Creating an organization
Creating an organization of acupuncturists that could respond to disasters and areas of conflict throughout the world, had been an idea in the back of Diana Fried’s mind for some time. Her background as an acupuncturist with NADA training, along with experience in emotional/trauma healing work, made her a perfect candidate to pull such an organization together. She also had years of experience working with Oxfam America doing international grassroots community development.
The horrific devastation left by Hurricane Katrina became the catalyst for her to create Acupuncturists Without Borders. She, along with a growing group of volunteers, organized disaster relief teams providing acupuncture for stress, trauma and pain relief for both residents and relief workers in Louisiana. Diana and a handful of dedicated volunteers went to New Orleans in early October, barely a month after the Hurricane swept through. Not sure at first how or where they would begin , or how they might be received, they rapidly found themselves in great demand and began treating in communities throughout greater New Orleans, eventually setting up a regular schedule of free clinics.
Housed in a FEMA “tent city”, along with fire and rescue workers, police, utility workers, National Guard, and volunteers from Americorps, Common Ground and many others, the acupuncturists were given a huge military-style tent to set up as their base of operations. Several nights each week, a sign was placed out front to notify the tent city resident rescue workers that free acupuncture was available. Weary workers would stream in throughout the evening to receive the 5 needle NADA protocol, and sometimes other body points. Those new to acupuncture often came in with skeptical looks, raised eyebrows, and embarrassed smiles, , but soon after the needles were placed, eyes begin to close and heads nod. The energy in the room shifted. At the end of each session, comments were often heard like: “This stuff is amazing!” “I don’t remember ever feeling this relaxed.” “How often can I do this?” “When will you be back?”
By mid December over 2,500 people have received acupuncture treatment in Post-Katrina New Orleans. Dozens of venues have been established to treat both evacuees and rescue workers. Some of the places Acupuncturists Without Borders have been offering their services are.:
- Common Ground Health Clinic - Algiers
- Common Ground Distribution Center - Algiers
- Common Ground Distribution Center in the 9th Ward
- Washington Square Park
- Mary Queen of Vietnam Church – Vietnamese Community
- St. Anthony's Catholic Church in Baton Rouge - Vietnamese community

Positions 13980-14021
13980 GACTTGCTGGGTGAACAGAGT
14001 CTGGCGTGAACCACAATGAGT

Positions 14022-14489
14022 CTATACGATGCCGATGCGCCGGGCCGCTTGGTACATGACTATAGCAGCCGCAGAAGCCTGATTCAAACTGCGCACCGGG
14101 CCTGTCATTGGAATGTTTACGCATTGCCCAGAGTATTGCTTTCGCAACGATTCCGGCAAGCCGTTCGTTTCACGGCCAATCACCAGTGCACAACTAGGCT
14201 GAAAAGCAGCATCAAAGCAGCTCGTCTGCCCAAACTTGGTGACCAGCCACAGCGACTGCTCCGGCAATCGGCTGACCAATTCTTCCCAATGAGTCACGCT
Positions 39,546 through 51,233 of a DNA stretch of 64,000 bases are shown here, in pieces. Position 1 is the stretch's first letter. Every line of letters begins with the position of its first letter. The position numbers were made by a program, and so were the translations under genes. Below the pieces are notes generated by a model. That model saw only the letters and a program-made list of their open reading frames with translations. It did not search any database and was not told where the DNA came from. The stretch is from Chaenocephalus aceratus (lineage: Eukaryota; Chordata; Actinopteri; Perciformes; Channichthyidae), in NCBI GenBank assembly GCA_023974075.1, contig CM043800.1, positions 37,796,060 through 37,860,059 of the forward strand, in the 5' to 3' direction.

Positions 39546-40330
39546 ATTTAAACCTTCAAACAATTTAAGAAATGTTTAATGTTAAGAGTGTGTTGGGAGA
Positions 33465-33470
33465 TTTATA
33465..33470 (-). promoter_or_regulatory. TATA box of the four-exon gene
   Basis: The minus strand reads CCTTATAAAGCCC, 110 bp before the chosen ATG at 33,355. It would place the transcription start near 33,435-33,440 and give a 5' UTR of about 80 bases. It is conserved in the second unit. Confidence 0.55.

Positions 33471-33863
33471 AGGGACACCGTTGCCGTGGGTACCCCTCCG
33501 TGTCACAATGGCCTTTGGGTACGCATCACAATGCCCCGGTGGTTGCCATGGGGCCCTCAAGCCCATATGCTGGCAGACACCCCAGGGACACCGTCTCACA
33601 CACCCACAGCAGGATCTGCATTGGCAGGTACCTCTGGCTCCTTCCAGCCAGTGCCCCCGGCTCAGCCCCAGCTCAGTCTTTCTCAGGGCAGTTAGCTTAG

- Public park in Algiers point
- St Bernard Parish, residents and FEMA officials
- Lower Ninth Ward, Red Cross tent
- U.S. Health Services and staff of School for Visually Handicapped, Baton Rouge
- Emergency Operations Center, New Orleans
- Covenant House, (teens at risk)
- Odyssey House (halfway house)
- Tent City : emergency responders, water and sewer workers, and food service workers
- National Guard in New Orleans
- Monte de Olivos Church, Kenner : Honduran community
Flexibility and creativity are constantly being called for as volunteers set up improvised clinics on a street corner in front of a mosque turned into a temporary free medical clinic, in parks next to free meal and water distribution sites, in churches in Vietnamese and Honduran communities where no English is spoken, in a storm damaged day care center now devoid of children, and other equally unlikely sites. Many recipients share stories of the terror they endured; their homes gone, businesses destroyed either by the floods or by looters that came later. Others choose to just sit quietly and receive the gentle tending. Tears, hugs, and words of gratitude are commonplace. Sharing moments with so many strong spirits is incredibly inspiring. Not once did I hear anyone complain, or say “why me?” They told their stories and went on to talk of hope and rebuilding their lives. As one man said to me, “I lost everything I ever had – my house and everything in it, my job, my dog.” Then he smiled and said, “At least I’m not swimming off my roof anymore!”
As the media turns to other stories and the rest of the world goes on with life, many tens of thousands in Louisiana are still very much in the midst of Katrina’s devastation. The work of rebuilding their lives and livelihoods will take years, and will need the combined efforts of many groups and individuals. I have seen the power of acupuncture . In this post-catastrophic environment it eases emotional trauma and stress, and helps people tap into their inner resources to move forward with their lives. It is also helps to ease the physical aches and pains from the demolition and rebuilding process, and the upper respiratory problems seen frequently due to the molds and dust covering everything.
Acupuncturists Without Borders is in continuous need of volunteers and donations of money and supplies. To make donations or to volunteer go to www.acuwithoutborders.org .